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Lawrence retail sales grew by about 2 percent in 2013, according to new report


It appears everybody this year did their pre-Christmas calisthenics. Jumping jacks? No. Jumping the line at the checkout counter? Yes. Push-ups? Forget about it. Pushing your way to the discounted Halloween candy corn? Absolutely.

What? How can you not know what I'm talking about? A certain someone in my household told me this was critical. You must stretch your shopping muscles before the holiday season begins.

Regardless, lots of Lawrence shoppers apparently did just that. According to a new report from City Hall, retail sales from mid-October to mid-November were up by a solid 8.4 percent, compared with the same period a year ago. We'll have to wait another week or two for the next sales tax report to see whether that momentum carried into the true holiday shopping season.

But the report does give us a look at how retail spending shaped up in 2013. The report is based off the December sales tax payment the city received from the state, which means we now have 12 months of sales tax data.

The result? A fair to middling year for retail sales in Lawrence. Consumers in Lawrence racked up $1.38 billion in taxable sales in 2013. (The majority of it is retail sales, but it also includes the sales tax you pay on your utility bills, for example.) That's up 2.1 percent from 2012 totals.

A 2 percent growth rate is nothing to sneer at. Remember, back in 2009 and 2010, the city saw retail sales actually decline. And over the last 10 years, the city's retail sales have grown on average by about 2.3 percent per year. So, in that regard, 2013 was just a tick below average. But the 2.1 percent rate was the slowest since the economy started to recover after the recession. In 2011, sales grew by 4.5 percent and in 2012 they grew by 5.2 percent. Clearly, the recovery lost some steam in 2013.

And you perhaps could argue that it lost a little more steam in Lawrence than it did elsewhere in the state. Statewide, sales tax collections grew by 3.5 percent, according to figures from the Kansas Department of Revenue. But the growth was really hit or miss. Several of the state's larger retail areas didn't see that much growth. Here's a look at how several area communities and some of the larger retail markets in the state fared.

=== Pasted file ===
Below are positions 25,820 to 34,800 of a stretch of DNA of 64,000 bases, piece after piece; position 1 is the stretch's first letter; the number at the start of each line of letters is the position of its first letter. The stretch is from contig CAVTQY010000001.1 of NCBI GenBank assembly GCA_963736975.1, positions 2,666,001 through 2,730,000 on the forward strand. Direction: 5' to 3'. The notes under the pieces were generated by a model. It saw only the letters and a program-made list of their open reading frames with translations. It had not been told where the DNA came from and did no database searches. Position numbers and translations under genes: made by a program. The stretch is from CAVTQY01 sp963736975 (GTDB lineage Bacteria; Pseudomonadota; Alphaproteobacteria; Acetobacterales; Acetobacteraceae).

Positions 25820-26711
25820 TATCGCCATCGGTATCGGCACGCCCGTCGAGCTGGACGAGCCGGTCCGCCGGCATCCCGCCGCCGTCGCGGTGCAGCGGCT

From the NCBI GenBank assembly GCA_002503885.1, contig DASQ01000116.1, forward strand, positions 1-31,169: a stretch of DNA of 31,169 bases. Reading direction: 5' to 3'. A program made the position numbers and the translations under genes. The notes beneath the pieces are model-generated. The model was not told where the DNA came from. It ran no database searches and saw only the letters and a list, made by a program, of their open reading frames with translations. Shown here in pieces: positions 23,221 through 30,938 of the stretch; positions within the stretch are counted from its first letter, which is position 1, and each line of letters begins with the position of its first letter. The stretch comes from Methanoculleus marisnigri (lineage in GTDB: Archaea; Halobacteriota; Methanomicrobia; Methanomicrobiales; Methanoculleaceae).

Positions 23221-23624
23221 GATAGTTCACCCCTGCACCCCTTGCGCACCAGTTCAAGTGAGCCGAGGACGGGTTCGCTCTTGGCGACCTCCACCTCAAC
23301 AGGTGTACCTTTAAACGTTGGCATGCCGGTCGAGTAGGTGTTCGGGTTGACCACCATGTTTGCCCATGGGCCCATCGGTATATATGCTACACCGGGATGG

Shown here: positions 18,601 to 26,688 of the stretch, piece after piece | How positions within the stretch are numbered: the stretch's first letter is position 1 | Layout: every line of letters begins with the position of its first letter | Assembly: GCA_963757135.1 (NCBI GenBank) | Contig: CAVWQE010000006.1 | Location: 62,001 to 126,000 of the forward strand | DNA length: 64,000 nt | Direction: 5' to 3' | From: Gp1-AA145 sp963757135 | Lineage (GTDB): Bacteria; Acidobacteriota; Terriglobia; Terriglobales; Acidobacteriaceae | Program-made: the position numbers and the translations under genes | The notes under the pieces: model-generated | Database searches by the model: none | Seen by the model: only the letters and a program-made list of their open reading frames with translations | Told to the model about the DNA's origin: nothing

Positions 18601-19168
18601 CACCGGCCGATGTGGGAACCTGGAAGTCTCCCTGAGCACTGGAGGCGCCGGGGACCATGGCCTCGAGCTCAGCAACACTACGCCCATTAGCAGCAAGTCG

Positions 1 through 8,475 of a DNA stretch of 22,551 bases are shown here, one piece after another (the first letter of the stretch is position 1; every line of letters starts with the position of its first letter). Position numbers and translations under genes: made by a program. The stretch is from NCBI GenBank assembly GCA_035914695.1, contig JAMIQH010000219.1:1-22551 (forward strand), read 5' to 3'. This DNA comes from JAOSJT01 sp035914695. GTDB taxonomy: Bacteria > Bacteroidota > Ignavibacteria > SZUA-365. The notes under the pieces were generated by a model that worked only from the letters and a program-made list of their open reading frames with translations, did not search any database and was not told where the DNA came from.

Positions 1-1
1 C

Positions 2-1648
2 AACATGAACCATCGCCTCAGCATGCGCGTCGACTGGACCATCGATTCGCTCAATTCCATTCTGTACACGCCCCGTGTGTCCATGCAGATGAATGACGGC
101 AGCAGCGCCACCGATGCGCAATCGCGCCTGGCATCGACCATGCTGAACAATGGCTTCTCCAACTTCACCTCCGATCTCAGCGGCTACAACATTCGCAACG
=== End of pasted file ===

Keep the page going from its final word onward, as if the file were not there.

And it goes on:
— Baldwin City: up 2 percent

— Emporia: up 3 percent

— Eudora: up 10.5 percent

— Garden City: up 6.2 percent

— Hays: down 12.7 percent

— Hutchinson: up 4.4 percent

— Junction City: up 0.2 percent

— Kansas City: up 5.8 percent

— Leavenworth: up 4.7 percent

— Lecompton: up 7.8 percent

— Manhattan: down 0.3 percent

— Olathe: up 4 percent

— Ottawa: up 4.7 percent

— Overland Park: up 2.9 percent

— Shawnee: up 3.9 percent

— Tonganoxie: up 8.9 percent

— Topeka: up 1.4 percent

— Sedgwick County: up 3.3 percent

One other thing I like to do is see how much Lawrence retail sales have grown after being adjusted for inflation. That exercise shows something important has happened. On an inflation-adjusted basis, Lawrence sales have again reached the level they were at prior to the recession. In other words, we finally have gained back our losses. Here's a look at the actual sales totals, with the number in parenthesis adjusted to 2013 dollars, based on the consumer price index.

2013: $1.38 billion

2012: $1.35 billion ($1.37 billion)

2011: $1.29 billion ($1.34 billion)

2010: $1.23 billion ($1.31 billion)

2009: $1.25 billion ($1.36 billion)

2008: $1.28 billion ($1.38 billion)

We'll have an even clearer picture of 2013 in the next few weeks when the report showing sales activity for late November and December is released. We'll have to wait and see what that shows about the true holiday shopping season. In the meantime, I have a lot of old candy corn left to eat.


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